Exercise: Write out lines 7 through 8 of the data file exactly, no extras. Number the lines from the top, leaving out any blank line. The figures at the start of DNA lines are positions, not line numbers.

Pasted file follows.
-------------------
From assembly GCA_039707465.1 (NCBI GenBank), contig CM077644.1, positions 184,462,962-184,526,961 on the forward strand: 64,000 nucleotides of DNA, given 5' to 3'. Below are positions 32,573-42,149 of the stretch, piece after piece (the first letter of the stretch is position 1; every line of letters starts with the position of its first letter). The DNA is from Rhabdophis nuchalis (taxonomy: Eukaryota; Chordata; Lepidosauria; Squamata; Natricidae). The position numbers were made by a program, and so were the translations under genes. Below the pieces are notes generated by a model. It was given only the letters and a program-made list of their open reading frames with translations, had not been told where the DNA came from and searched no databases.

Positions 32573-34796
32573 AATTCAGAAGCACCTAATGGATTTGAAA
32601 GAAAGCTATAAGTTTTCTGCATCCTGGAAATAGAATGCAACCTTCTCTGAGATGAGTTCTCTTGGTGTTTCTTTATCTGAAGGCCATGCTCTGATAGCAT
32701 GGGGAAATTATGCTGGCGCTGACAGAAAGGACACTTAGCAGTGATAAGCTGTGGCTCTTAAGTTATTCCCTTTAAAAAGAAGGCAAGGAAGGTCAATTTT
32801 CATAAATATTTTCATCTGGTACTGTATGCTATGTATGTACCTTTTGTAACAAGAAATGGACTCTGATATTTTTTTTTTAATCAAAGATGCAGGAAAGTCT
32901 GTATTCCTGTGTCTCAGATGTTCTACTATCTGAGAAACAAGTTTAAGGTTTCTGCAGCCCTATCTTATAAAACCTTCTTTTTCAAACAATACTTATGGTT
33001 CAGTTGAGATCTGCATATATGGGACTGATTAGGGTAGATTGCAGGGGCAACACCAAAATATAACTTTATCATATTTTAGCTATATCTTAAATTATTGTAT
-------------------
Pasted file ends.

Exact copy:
32901 GTATTCCTGTGTCTCAGATGTTCTACTATCTGAGAAACAAGTTTAAGGTTTCTGCAGCCCTATCTTATAAAACCTTCTTTTTCAAACAATACTTATGGTT
33001 CAGTTGAGATCTGCATATATGGGACTGATTAGGGTAGATTGCAGGGGCAACACCAAAATATAACTTTATCATATTTTAGCTATATCTTAAATTATTGTAT